This study aimed to determine if temporal-spatial gait characteristics are associated with free-living ambulatory physical activity in relatively-healthy older people. A total of 630 women and 593 men had valid data from gait tests and activity monitoring. Gait speed alone was associated with daily step count. Gait speed along with cadence, walk ratio, step length, step time, and swing time were associated with measures of higher intensity activity and overall activity. Those who walked slower were less active. After controlling for gait speed, shorter step length, shorter step time, shorter swing time, and higher cadence were associated with less activity. This finding may be an indication of the functional consequences of a breakdown in the stride length–cadence relationship and/or compensations to increase stability. Asymmetry measures at preferred and fast walking speeds showed no association with physical activity levels. Gait speed was the only predictor of change in activity over the subsequent 12 months.
Thorlene Egerton, Kade Paterson, and Jorunn L. Helbostad
Alan K. Bourke, Espen A. F. Ihlen, and Jorunn L. Helbostad
Background: This study aims to perform a concurrent criterion validation of the activPAL3 activity monitor, in the detection of physical activity, steps, and postural transfers in older adults using video observation. Method: Twenty community-dwelling older adults performed both an unsupervised free-living activity protocol in their home environment, recorded using body-worn cameras, and a semi-structured supervised protocol in a smart-home setting, recorded using wall mounted cameras, with an activPAL3 attached to the thigh. Percentage of agreement and typical statistical accuracy metrics were calculated by comparing the activPAL3 output and the video observation gold-standard (0.04 s resolution). Results: The activPAL3 provided a valid measure of standing, sitting, lying, and purposeful walking, including stair climbing. Shuffling, picking, transition, and kneeling were not consistently classified when compared to video observation and were thus confounding activities for the activPAL3. Sedentary behavior was better identified in a free-living scenario than during the semi-structured protocol. Step detection during stair ascending and descending achieved a high percentage of agreement (>89%). Steps detected during walking were underreported (80.2% free-living, 72.9% laboratory-based). Many steps were not detected during shuffling and transitions; overall, the percentage of agreement was low (59.5% free-living, 58% laboratory-based). Good sensitivity, specificity, and accuracy (>85%) were achieved for laboratory-based activities and good to excellent sensitivity, specificity, and accuracy (>89%) were achieved for free-living activities. Percentage of agreement was higher for free-living activities (85.2%) compared to laboratory-based activities (69.15%). Conclusion: This validation study provided a detailed insight into the physical activities that the activPAL3 classifies in its three main activity categories, step detection and postural transition analysis in a laboratory and a free-living setting. Caution is advised when measuring relatively more intensive physical activity protocols (e.g., in-lab), assessing postural transfer quantity, or during sedentary behavior analysis, as some short-duration sedentary bouts are ignored and postural transfers underreported.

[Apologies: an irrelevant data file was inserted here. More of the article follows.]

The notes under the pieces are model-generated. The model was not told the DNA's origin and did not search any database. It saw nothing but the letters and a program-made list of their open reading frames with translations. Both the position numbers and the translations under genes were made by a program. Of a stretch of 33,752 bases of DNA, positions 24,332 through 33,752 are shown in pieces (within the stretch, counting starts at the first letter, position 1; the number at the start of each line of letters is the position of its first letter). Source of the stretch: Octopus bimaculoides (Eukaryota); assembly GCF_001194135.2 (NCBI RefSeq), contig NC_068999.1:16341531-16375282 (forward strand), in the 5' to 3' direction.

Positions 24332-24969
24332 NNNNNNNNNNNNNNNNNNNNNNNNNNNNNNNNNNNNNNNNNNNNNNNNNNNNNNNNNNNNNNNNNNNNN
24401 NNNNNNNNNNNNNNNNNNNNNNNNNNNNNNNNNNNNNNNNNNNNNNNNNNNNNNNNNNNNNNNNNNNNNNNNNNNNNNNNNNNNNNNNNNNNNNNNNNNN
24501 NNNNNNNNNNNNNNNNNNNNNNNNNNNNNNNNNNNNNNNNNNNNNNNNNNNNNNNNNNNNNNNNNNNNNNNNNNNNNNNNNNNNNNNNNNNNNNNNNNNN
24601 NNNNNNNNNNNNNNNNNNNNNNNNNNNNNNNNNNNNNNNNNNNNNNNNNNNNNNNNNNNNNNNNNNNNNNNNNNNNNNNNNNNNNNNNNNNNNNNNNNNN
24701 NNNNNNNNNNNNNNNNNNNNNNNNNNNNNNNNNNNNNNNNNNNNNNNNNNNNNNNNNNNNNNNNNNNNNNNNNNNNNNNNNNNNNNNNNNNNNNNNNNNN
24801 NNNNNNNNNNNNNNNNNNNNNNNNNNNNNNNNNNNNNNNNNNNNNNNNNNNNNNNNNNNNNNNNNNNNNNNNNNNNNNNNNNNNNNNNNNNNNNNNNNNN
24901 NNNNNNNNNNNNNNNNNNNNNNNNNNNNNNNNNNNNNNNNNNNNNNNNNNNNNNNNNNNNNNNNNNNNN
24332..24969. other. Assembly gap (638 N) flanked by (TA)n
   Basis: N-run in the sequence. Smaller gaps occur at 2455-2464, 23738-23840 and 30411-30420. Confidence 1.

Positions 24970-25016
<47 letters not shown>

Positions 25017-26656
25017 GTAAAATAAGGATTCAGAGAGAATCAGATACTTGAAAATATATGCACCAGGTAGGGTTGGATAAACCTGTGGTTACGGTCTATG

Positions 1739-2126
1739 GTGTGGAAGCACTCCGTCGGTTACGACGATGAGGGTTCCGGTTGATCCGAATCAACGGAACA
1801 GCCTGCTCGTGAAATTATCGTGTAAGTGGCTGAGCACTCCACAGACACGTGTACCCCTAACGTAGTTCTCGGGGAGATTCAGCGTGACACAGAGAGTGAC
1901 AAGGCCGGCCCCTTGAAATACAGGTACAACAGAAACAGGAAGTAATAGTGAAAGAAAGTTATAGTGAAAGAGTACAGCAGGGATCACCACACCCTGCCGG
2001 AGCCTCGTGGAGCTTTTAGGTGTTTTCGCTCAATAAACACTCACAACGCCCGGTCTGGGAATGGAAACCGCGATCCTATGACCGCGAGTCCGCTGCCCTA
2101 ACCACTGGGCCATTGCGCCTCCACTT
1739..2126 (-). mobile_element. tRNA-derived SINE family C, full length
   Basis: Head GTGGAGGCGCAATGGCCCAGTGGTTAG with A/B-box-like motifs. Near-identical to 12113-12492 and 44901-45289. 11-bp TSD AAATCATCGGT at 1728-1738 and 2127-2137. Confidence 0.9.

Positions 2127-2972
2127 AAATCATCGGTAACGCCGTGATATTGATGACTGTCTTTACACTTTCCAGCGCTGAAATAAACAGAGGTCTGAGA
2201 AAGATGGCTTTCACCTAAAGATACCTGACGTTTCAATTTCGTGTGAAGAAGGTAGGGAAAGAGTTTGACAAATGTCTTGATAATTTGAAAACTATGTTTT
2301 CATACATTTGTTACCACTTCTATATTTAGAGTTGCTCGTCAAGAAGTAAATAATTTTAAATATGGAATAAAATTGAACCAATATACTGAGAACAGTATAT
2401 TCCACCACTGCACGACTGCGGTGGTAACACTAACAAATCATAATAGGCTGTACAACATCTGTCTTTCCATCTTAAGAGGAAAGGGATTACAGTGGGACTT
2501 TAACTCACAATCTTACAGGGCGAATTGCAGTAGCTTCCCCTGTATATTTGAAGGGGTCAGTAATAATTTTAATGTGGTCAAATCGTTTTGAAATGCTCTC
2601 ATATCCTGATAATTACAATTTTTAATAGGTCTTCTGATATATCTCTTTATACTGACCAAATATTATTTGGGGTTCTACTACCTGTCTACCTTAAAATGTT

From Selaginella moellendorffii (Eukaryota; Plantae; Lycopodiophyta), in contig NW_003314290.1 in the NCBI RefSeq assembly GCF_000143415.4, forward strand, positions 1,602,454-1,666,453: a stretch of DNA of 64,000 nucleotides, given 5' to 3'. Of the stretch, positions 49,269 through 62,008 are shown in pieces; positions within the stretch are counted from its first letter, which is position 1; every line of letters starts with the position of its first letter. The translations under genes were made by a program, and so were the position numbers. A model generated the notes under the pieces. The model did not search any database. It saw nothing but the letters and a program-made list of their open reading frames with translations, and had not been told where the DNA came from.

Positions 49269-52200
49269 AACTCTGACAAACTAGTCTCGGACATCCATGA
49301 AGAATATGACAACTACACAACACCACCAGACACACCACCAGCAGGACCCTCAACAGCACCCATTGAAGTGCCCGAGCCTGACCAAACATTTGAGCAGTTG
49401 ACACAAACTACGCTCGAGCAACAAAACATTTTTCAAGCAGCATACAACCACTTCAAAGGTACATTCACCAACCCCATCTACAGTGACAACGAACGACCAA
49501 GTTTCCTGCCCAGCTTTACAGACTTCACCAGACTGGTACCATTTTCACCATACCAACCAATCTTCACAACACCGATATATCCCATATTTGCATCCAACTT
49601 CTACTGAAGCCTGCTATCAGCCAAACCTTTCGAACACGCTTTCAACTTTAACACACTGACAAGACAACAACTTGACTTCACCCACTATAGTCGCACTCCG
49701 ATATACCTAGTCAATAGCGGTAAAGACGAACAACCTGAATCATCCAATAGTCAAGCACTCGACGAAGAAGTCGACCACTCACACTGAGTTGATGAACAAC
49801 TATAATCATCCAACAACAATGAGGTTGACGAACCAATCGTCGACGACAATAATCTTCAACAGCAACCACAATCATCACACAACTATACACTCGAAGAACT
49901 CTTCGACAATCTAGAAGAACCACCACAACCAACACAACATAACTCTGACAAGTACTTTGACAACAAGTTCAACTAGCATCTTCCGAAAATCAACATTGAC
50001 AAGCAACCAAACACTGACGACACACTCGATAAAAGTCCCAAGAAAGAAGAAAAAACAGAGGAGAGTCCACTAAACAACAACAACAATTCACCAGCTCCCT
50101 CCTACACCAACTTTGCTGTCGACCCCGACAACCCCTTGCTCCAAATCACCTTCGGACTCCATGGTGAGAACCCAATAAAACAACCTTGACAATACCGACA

Kristin Taraldsen, Beatrix Vereijken, Pernille Thingstad, Olav Sletvold, and Jorunn L. Helbostad
The aim of the study was to investigate the precision of estimated upright time during one week in community-dwelling older adults after hip fracture when monitoring activity for different numbers of consecutive days. Information about upright time was collected by thigh-worn accelerometers during 7 consecutive days in 31 older adults (mean age 81.8 years ± 5.3) 3 months after hip-fracture surgery. Mean time in upright position, including both standing and walking, was 260.9 (±151.2) min/day. A cutoff value of half an hour was used to provide recommendations about number of recording days. Large variability between participants between days, as well as a nonconstant within-participant variability between days indicates that at least 4 consecutive days of recording should be used to obtain a reliable estimate of upright time for individual persons. However, at a group level, one day of recording is sufficient.
Thorlene Egerton, Jorunn L. Helbostad, Dorthe Stensvold, and Sebastien F.M. Chastin
Fatigue has been associated with reductions in daily activity of older people. Summary measures of daily physical activity provide limited understanding of how fatigue affects physical activity behavior. This study examined the hour-by-hour energy expenditure estimated from accelerometry data to provide insight into physical activity behaviors of older people experiencing fatigue. Fatigued participants were matched to ‘not fatigued’ participants by age, sex, and BMI. Each group consisted of 86 people with a mean age 73.8 years (SD 2.0), BMI 26.5 kg⋅m–2 (SD 3.9) and 61% female. The phase-space plot, constructed to express rate of change of average vertical axis counts per hour as a time series, showed fatigued participants deviated from the not fatigued participants during the morning period, when hour-by-hour activity was increasing. Older people who feel fatigued have a different morning activity pattern, which appears to lead to the lower overall levels of physical activity.